SOUTHAMPTON, ENGLAND — Ozone depletion may have triggered a mass die-off of ancient fish and plants by ultraviolet ray exposure 358 million years ago, according to a new study in Science Advances.
Science Magazine reports the research team took a "perfect" six-meter-long mudstone drilled core.
Preserved in the sample were spores from land plants that had flourished in the Devonian period, when Greenland was part of the Old Redstone Continent.
According to the study, the fossilized spores showed a transition from healthy, normal spores to malformed and blackened spores.
The deformities observed strongly suggest the parent plants suffered DNA damage from high levels of ultraviolet-B rays.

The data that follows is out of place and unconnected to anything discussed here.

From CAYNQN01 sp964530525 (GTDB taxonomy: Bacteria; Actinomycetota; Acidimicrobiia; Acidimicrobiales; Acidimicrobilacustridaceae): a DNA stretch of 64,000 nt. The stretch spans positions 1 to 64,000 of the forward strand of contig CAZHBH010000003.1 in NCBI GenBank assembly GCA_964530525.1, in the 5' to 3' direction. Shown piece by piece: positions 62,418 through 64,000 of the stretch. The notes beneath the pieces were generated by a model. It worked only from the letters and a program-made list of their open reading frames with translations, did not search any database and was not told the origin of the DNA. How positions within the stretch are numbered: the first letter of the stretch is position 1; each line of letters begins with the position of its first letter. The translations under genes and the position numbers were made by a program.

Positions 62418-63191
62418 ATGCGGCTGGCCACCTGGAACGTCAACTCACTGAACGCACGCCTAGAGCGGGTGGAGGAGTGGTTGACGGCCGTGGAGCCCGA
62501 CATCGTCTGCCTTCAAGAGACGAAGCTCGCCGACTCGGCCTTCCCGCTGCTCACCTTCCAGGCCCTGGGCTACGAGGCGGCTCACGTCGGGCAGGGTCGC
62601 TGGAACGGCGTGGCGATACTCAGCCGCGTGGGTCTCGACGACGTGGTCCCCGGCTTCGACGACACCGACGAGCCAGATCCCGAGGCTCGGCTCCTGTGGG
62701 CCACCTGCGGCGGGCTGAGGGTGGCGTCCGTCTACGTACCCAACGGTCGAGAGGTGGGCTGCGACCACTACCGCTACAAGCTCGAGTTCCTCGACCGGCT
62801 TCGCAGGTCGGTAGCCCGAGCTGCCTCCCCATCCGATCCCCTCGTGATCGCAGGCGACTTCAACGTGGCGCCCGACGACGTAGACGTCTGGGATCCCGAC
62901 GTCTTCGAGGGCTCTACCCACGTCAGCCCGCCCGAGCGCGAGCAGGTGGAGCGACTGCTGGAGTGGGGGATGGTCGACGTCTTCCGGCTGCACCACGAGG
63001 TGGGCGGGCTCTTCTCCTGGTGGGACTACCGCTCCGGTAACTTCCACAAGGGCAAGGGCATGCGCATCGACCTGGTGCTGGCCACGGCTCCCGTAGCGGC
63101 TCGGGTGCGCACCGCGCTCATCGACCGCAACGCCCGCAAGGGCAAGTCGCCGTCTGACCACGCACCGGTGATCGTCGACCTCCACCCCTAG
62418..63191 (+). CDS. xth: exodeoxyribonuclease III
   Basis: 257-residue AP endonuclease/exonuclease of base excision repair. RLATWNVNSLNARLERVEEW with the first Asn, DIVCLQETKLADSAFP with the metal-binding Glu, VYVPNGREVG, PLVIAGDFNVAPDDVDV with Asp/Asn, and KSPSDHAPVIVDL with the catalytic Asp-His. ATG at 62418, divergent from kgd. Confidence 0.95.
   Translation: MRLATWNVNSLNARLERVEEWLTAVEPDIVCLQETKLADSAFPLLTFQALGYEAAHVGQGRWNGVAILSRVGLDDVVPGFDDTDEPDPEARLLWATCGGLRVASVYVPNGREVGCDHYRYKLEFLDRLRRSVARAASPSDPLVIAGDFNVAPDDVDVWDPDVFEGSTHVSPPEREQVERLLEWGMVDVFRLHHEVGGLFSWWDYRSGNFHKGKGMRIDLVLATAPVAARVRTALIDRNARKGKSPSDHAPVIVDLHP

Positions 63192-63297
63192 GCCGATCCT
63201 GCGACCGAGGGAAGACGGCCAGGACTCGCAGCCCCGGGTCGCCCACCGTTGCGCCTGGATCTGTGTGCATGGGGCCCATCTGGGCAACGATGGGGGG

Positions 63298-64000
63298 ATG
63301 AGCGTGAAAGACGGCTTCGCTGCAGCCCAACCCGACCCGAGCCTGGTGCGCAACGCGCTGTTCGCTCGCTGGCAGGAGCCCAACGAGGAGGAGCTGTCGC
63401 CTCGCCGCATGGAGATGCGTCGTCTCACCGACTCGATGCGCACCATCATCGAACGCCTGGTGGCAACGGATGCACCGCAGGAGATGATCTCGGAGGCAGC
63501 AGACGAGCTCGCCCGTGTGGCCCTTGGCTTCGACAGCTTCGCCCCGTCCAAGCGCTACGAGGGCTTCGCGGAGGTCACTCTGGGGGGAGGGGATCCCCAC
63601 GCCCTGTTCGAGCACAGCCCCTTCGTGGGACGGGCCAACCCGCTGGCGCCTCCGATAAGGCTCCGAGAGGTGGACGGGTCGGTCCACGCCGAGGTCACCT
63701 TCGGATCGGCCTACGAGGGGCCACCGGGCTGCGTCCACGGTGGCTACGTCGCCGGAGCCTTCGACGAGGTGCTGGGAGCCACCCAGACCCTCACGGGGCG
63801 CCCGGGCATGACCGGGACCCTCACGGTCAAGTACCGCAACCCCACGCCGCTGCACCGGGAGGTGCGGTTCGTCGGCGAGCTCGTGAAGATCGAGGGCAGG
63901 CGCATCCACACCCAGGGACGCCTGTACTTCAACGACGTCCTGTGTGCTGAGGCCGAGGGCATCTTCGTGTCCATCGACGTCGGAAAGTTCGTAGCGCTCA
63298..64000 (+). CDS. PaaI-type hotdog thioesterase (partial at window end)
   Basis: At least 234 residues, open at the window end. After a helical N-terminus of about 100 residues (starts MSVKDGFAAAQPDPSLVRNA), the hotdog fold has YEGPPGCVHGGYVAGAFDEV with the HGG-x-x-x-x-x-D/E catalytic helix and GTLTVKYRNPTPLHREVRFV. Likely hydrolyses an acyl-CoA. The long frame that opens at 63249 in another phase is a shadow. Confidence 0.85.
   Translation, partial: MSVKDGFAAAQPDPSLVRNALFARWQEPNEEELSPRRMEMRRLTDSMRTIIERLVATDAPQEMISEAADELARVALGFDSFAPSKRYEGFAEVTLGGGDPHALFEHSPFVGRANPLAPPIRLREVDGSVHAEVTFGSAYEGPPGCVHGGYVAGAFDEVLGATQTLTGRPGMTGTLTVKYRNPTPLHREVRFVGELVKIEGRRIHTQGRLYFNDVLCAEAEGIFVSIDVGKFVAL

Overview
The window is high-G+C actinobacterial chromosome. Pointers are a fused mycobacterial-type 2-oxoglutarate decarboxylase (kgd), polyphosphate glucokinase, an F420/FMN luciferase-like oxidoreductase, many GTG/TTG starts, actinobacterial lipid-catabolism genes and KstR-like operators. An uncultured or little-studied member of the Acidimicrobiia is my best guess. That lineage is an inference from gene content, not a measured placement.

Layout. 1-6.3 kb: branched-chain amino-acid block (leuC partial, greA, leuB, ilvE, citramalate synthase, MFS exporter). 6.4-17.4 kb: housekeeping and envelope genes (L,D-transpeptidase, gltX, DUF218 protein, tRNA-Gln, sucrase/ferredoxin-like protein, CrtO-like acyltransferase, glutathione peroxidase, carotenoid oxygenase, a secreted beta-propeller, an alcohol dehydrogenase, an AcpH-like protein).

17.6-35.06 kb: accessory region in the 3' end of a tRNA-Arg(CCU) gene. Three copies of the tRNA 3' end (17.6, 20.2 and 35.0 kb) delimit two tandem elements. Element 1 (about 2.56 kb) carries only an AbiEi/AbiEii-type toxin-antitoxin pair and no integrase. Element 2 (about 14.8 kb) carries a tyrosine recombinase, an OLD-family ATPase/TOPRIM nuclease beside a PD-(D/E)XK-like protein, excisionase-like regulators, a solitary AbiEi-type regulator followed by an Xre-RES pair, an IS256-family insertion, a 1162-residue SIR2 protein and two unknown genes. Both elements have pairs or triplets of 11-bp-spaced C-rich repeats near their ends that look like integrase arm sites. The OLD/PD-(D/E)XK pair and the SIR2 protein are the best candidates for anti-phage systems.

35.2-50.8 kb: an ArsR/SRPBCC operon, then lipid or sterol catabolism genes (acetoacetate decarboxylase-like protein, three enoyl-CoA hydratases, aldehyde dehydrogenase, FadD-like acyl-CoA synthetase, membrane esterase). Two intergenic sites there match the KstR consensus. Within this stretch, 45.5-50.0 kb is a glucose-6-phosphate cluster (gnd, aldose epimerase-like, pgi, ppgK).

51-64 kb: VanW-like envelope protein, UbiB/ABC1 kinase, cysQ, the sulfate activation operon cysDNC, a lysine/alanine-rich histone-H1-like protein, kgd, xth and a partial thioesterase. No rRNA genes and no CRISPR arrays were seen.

The spores dated to the Late Devonian die-off, the second mass extinction in the period that saw the disappearance of many species, including giant armored sharks.
The descendants of the surviving bony fish and sharks would populate today's oceans.
Importantly, the second-wave extinction wiped out the first four-limbed fish that had ventured onto land.
This means another group of five-toed tetrapods became the precursor of land animals.